• hello, also I would like to add my 2 cents. jillie love your website and all your posts. you can also freeze coffee creamer I usually buy a few at a time when they are on sale. The bottle says DO NOT FREEZE, but I do it all the time and it is still good. I just place it in the fridge to thaw overnight and it is good as new. Love your ideas and recipes and posts.

  • Ultra pasteurized cream lasts for a couple of months or more. Why not just make ice cream with it instead? That’s the frozen cream I’ll have.

  • I have frozen whipped cream to use as toppings for coffee or hot chocolate. (hint: add some cocoa powder and sugar first! yum!)

    Just a note from my experience: my dollops of whipped cream quickly got freezer-burned. So leave them uncovered in your freezer for just as long as it takes for them to get hard, then transfer to an air-tight container.

  • *chuckles* What is this “left-over cream” you speak of? Left-over cream… is a concept I absolutely can not relate to whatsoever. ;-D

    In this household, any cream sitting around unused for more than a half a day goes directly into making ice cream (well, making ice cream is the primary reason I get cream in the first place).

    But hey, it *does* gets frozen so yeah, making ice cream is an AWESOME way to freeze any cream just sitting around innocently in the fridge, minding its own business. Tee hee! :-)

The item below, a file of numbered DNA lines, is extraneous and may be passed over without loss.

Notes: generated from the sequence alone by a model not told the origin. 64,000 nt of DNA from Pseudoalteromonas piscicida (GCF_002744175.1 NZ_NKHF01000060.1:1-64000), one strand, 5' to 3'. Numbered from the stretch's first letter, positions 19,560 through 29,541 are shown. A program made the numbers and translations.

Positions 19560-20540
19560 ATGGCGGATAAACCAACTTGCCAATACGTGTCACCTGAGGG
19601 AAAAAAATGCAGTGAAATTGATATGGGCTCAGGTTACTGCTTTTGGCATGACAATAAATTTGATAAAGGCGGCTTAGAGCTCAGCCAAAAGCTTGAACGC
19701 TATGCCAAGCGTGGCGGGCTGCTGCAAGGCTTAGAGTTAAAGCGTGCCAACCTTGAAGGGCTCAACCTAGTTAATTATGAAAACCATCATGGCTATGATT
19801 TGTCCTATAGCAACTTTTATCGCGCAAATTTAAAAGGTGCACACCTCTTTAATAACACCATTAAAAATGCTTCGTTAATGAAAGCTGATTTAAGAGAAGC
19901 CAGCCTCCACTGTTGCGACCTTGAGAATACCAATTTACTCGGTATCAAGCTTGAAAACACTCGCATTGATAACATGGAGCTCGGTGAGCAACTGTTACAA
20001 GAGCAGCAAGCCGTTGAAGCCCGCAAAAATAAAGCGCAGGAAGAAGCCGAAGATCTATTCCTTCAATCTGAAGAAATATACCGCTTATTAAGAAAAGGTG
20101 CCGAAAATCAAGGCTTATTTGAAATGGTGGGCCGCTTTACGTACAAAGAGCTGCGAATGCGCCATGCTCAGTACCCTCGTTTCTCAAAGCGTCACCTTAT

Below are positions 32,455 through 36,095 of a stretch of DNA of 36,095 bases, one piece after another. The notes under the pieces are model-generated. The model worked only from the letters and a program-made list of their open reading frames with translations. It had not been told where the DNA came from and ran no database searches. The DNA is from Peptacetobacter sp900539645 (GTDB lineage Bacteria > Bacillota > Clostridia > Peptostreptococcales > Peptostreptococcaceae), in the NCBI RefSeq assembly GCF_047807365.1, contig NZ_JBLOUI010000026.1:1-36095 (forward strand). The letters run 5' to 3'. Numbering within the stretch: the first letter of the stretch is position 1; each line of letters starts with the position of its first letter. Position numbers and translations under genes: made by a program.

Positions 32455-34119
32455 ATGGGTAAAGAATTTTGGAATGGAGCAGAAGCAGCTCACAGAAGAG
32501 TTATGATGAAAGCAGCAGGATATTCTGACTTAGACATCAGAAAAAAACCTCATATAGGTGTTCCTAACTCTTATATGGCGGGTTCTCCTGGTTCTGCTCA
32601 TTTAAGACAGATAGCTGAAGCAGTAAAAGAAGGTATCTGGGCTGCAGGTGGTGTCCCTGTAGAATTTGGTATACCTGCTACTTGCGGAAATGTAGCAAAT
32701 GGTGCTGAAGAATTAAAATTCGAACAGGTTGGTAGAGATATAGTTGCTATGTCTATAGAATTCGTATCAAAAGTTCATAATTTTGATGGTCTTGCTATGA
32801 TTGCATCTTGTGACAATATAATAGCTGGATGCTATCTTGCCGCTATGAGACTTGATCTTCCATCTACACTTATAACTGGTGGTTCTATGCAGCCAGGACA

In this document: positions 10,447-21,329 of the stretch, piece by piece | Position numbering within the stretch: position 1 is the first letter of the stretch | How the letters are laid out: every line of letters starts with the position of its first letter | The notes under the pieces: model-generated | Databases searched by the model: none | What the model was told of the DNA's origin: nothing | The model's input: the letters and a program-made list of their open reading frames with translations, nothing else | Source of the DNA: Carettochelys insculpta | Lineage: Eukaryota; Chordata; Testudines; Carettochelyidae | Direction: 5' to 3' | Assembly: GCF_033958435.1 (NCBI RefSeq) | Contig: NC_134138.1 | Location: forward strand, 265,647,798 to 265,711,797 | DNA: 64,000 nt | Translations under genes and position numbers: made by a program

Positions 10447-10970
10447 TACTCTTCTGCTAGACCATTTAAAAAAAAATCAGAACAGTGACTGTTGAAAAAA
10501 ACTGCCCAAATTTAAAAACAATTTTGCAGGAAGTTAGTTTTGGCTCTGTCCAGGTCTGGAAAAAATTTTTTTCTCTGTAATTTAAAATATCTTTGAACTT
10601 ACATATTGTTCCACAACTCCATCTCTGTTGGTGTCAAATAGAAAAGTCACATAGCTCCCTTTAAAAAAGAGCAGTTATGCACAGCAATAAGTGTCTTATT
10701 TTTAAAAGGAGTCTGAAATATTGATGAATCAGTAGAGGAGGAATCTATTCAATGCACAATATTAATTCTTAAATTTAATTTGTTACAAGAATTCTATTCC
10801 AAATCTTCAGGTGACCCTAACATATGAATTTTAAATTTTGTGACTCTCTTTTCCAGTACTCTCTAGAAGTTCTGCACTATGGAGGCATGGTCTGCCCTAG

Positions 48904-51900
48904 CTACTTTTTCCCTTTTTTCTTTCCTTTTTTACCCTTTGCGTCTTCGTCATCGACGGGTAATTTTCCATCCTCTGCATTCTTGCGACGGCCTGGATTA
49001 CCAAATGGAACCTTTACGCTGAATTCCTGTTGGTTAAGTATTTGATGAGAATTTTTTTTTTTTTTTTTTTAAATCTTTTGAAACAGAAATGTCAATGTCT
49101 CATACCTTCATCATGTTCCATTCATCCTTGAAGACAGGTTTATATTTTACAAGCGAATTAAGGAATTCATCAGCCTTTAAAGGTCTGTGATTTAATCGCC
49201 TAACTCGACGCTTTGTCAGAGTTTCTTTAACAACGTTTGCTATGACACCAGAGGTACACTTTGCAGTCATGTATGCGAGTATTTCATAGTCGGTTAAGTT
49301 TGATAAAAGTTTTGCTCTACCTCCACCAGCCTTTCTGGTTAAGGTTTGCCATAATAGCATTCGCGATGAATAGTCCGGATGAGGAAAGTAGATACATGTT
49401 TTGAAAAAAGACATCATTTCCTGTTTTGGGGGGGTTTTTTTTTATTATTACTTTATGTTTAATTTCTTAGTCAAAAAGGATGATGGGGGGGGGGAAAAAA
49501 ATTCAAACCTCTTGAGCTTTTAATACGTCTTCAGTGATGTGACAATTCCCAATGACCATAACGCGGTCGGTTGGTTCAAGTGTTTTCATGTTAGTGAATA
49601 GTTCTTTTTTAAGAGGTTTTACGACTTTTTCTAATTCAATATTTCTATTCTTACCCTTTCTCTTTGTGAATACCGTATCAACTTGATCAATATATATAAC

• My sister and I put peppermint flavoring in our whipped cream, pipe it in circles the size of our mugs on parchment paper-lined cookie sheets, and then slide it into the deep freeze. once they are good and frozen we pop them into a ziploc in the freezer and they are ready to top the kids hot chocolate and our coffee. You can use whatever extracts and flavorings you want. Sprinkle of cinnamon, some vanilla, maybe orange oil, etc. Get creative with it. YUMMMM!

  • Jillee,,
    Did you know that you can freeze cough drops? You know how cough drops, after a time, gets soft and gooey. This prevents it. When I get a good sale on them, I buy them and put them in the freezer.

  • I remembered looking at the Ambrosia when it was first posted here. So went back to look at it again. Wondering why there’s sugar in it. Why not just use more honey in stead of sugar?

    • It’s probably for a combination of two reasons: one, sugar behaves differently than honey since it’s a solid at room temp (unlike honey), so it probably helps give some thickness and stability to the final butter. And two, sugar doesn’t have the strong flavor profile that honey does, so the combination would create a milder flavor. I bet this would be awesome with brown sugar instead of white sugar, too!

  • Thank you for this article on freezing whipping cream. I use a lot during strawberry time :-)
    and cream doesn’t last long around here – I just don’t know where it goes to…

  • I freeze homemade soup this way. I make a potful, and since there’s only 2 of us, there’s lots to freeze. So easy to pop a block of soup into a soup mug and microwave!

  • Jillee, I learned from my mother-out-law about freezing milk and cream years ago, but I’d never thought about freezing whipped cream until this post. Thanks!

    I like to freeze fresh lemon juice and chicken broth; they’re both things that I often seem to need just a little of. I pour the desired amounts into ice cube trays or muffin tins and freeze them. Then I put the frozen pieces in freezer bags, remove as much air as possible, and return them to he freezer. It’s great to be able to grab a couple of “broth cubes” or “juice cubes” for a recipe.